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Export Documentation

Protect yourself with the right export documentation.

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  • Understand the documentation required for exporting your products and services  

Unless you obtain correct and valid documentation, your overseas customers may not be able to take possession of your merchandise and you will risk not being paid.

Export documentation falls into four broad categories: commercial, transportation, finance and payment insurance.

Types of export documents

The most common and important export documents are:

  • Letters of Credit (L/C) - Also known as 'Documentary Credit', these come in a variety of forms but in essence are an advice issued by the importer’s bank authorising payment of a specified sum of money by a correspondent bank to a named beneficiary upon the delivery of specified documents. Internationally accepted rules for the use of letters of credit can be found in Uniform Customs & Practices for Documentary Credits (UCP) which is available from most banks.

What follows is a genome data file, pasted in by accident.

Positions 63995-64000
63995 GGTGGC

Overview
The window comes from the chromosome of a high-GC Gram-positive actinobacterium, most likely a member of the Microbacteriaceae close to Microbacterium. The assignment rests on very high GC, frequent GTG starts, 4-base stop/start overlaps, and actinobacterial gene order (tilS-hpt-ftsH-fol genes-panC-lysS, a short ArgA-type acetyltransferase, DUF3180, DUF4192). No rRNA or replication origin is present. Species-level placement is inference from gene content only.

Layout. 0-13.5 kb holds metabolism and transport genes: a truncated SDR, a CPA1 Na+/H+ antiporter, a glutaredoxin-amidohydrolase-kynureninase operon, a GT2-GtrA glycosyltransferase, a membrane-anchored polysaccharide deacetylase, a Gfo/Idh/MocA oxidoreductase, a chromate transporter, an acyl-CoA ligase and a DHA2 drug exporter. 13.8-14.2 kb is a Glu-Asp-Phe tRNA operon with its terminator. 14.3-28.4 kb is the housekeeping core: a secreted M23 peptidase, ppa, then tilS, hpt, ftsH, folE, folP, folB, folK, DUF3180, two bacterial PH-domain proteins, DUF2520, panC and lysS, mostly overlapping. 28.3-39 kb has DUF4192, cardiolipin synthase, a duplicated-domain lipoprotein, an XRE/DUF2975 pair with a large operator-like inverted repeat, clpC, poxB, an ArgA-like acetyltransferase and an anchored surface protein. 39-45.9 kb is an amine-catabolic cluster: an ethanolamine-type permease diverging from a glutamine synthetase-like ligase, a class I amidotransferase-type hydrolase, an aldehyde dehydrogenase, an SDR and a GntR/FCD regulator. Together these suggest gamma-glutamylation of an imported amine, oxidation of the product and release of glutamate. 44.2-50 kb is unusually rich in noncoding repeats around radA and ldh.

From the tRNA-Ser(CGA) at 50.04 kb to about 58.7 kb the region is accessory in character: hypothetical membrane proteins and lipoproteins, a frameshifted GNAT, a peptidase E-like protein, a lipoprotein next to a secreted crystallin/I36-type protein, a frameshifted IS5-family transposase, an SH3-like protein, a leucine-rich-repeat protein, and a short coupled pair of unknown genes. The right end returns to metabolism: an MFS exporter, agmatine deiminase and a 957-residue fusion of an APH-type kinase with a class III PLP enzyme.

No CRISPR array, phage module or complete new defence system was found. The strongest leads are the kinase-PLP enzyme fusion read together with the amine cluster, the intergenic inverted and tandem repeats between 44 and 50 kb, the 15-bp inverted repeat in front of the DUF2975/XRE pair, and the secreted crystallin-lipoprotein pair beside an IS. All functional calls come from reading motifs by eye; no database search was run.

• Bills of Lading (BOL) - These apply to the carriage of goods by sea and define the contract between exporters and carriers between ports. They are also documents of title to goods and are fully negotiable. Transfer of the bill of lading effectively moves ownership of goods from seller to buyer.
  • Air Waybills (AWB) - These perform similar functions for air cargoes as bills of lading for sea freight however they are not negotiable. Passage of cargo to an importer is not therefore dependent upon production of an original AWB.
  • Certificates of Origin (COO) - These are specific documents which identify the origin of goods and provide official certification of this by government authorities. Many countries require these to form part of import documentation or letters of credit.
  • Bills of Exchange - This is a demand for payment which is prepared by the exporter and presented to the importer usually through intermediaries. It may be ‘at sight’ i.e. payment is due when goods are delivered or ‘at maturity’ which is typically after 30, 60 or 90 days.

Insurance documentation

Documents that certify your insurance may also be required in certain markets. The responsibility for providing insurance is agreed in individual contracts. Information on all aspects of export documentation can be obtained from commercial banks and freight forwarders.


The Australian Institute of Export holds regular training courses on export documentation.